Spokane Mayor Jim West, fighting to keep the public from seeing the sexually explicit contents of his City Hall computer, is buttressing his legal case with an affidavit from the city’s director of information technology.
Garv Brakel, who manages computer services for the city and works directly for West, performed a test to determine what trace material is left behind when a computer is directed to visit Gay.com on the Internet.
In a court affidavit, Brakel said he performed the test at the direction of Mark Busto, a Bellevue attorney hired by the Spokane City Council to investigate West.
The independent investigator is attempting to determine if West violated his oath of office, city policies or ethics by using his computer to visit gay Web sites and offering city jobs and appointments to young men he met online.
Brakel’s affidavit, filed in court late Monday, said 451 files “were automatically downloaded” onto a city computer when he became a member of Gay.com and visited the Web site for the test.
While there, Brakel said he performed a search for men between 18 and 50 living in Spokane and clicked on some of the individual profiles that appeared. The profiles included “thumbnail” pictures of “buddies” and “hot picks” of each Gay.com member.
“All of the thumbnail pictures from the member profiles that I viewed had been automatically downloaded to the Internet cache folder,” Brakel said in his affidavit.
The affidavit, filed by West’s attorneys, seeks to bolster the mayor’s argument that he did not deliberately download or copy material while visiting Gay.com with his city computer.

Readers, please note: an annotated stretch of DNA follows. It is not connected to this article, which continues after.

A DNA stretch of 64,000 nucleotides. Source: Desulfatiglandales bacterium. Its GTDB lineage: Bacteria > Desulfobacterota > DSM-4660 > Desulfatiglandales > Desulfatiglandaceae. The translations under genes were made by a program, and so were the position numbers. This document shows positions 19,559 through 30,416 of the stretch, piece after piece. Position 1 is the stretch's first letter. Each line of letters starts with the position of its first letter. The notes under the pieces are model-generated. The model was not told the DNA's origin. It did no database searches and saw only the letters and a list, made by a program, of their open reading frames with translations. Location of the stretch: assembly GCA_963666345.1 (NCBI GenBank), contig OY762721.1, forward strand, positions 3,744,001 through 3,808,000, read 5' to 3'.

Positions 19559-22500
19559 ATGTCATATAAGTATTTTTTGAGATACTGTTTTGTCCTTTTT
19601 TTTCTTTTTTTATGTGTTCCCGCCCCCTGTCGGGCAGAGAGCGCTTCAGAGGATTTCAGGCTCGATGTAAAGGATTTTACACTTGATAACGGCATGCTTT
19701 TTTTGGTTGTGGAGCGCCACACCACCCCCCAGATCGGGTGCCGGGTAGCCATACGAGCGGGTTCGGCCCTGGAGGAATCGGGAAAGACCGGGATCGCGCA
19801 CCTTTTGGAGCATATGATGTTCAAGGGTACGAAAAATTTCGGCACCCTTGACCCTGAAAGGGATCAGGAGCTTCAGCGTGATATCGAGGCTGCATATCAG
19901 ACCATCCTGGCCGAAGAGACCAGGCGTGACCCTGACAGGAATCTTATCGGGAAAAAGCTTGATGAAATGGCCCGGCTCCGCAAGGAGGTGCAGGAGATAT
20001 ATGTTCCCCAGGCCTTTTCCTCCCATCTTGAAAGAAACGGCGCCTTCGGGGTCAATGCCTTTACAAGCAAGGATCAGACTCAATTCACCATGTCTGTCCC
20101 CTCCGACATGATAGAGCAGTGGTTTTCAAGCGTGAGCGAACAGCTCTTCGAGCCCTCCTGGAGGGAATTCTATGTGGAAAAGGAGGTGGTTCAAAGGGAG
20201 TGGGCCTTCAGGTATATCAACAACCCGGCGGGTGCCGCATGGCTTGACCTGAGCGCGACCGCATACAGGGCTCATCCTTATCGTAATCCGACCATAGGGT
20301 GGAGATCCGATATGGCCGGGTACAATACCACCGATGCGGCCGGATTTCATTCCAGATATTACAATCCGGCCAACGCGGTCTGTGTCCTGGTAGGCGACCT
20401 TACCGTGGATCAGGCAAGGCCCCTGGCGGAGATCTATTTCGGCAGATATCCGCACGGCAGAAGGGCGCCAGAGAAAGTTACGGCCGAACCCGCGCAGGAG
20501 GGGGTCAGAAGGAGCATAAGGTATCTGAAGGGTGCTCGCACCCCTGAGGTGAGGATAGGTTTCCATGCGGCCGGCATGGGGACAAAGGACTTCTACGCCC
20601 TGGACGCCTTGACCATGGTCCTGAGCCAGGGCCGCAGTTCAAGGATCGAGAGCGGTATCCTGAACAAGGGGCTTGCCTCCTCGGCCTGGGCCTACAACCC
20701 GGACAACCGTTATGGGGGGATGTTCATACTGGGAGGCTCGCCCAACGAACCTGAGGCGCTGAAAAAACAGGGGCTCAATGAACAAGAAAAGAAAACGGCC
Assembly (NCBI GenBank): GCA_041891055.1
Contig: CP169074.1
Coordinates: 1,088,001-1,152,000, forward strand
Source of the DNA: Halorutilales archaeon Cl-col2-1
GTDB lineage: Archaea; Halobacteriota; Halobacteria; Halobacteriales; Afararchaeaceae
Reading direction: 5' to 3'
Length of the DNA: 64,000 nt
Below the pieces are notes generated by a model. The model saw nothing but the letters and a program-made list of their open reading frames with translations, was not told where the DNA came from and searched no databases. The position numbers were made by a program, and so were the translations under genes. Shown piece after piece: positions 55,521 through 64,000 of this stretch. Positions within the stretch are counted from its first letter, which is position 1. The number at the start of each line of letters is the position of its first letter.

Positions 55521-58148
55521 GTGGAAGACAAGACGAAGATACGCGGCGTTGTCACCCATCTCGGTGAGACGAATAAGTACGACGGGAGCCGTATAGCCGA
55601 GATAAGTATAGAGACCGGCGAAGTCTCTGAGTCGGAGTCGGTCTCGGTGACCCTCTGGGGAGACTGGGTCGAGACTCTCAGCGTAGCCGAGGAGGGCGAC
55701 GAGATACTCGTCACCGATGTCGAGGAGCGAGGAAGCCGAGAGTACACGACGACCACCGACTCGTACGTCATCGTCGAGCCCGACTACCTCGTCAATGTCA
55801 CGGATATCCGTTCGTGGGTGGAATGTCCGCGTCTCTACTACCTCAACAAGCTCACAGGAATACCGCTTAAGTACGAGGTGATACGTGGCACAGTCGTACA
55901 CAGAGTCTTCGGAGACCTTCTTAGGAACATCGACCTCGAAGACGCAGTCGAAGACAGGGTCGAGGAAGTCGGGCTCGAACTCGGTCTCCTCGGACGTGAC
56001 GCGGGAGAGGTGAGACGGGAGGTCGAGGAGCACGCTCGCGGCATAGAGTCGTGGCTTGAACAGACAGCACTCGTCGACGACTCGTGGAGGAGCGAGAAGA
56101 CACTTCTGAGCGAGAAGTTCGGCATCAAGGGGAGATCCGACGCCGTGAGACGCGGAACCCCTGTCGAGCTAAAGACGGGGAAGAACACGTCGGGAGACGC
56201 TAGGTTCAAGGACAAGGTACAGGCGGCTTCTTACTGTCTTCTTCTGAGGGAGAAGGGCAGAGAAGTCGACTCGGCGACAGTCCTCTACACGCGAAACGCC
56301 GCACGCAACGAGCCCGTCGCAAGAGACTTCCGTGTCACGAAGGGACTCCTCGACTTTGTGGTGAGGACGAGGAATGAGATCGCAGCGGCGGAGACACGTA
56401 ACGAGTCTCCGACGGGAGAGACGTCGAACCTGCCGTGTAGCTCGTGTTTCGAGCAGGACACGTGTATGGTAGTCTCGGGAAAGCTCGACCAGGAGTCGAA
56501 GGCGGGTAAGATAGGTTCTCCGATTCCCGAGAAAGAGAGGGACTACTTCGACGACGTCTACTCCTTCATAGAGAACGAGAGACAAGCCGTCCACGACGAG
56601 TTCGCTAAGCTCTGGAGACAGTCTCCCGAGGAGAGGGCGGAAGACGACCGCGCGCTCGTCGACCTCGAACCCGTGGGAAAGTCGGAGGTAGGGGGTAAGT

Busto initially declined comment Tuesday when asked if he directed a city employee who works for West to become involved in the investigation.
Busto’s law firm is being paid $20,000 by the City Council for the independent investigation. A portion of a two-part report from Busto could be delivered to the council before the Dec. 6 recall election.
Later Tuesday, Busto read the affidavit before confirming he directed Brakel to conduct the computer analysis. But Busto said he “had no idea” it would be used by West as a court affidavit in the mayor’s legal battle to keep the contents of his computer from the public.
As the city’s computer supervisor, Brakel initially took possession of West’s computer on May 6 – a day after the first in a series of news stories accusing West of abusing positions of public trust over the past quarter-century.
Busto said he found it “most cost-effective” to use Brakel as part of the City Council’s investigation.
“This whole situation has been costly enough to the taxpayers without the higher expense of me hiring a forensic computer expert,” Busto said.
Council President Dennis Hession, who spearheaded the effort to hire Busto, said he knew the investigator was consulting with the city’s computer manager and didn’t question that decision.
But Hession said it was Tuesday afternoon before he learned West had encased Brakel’s test results in a court affidavit.
Hession said the fact that West used his city computer to view pornographic material on Gay.com ultimately may be more significant than how the Web site data got onto the laptop.
“In my view, it’s the fact that it’s on his computer that makes it public,” Hession said.
City Councilwoman Cherie Rodgers said it was a “conflict of interest” for the City Council’s hired investigator to use a senior city manager who answers to West.
“It’s like sleeping with the enemy, to me,” said Rodgers, a West critic. “All these department heads, including the city attorney and the city computer manager, all answer to the mayor. Where’s the ‘independence?’ ”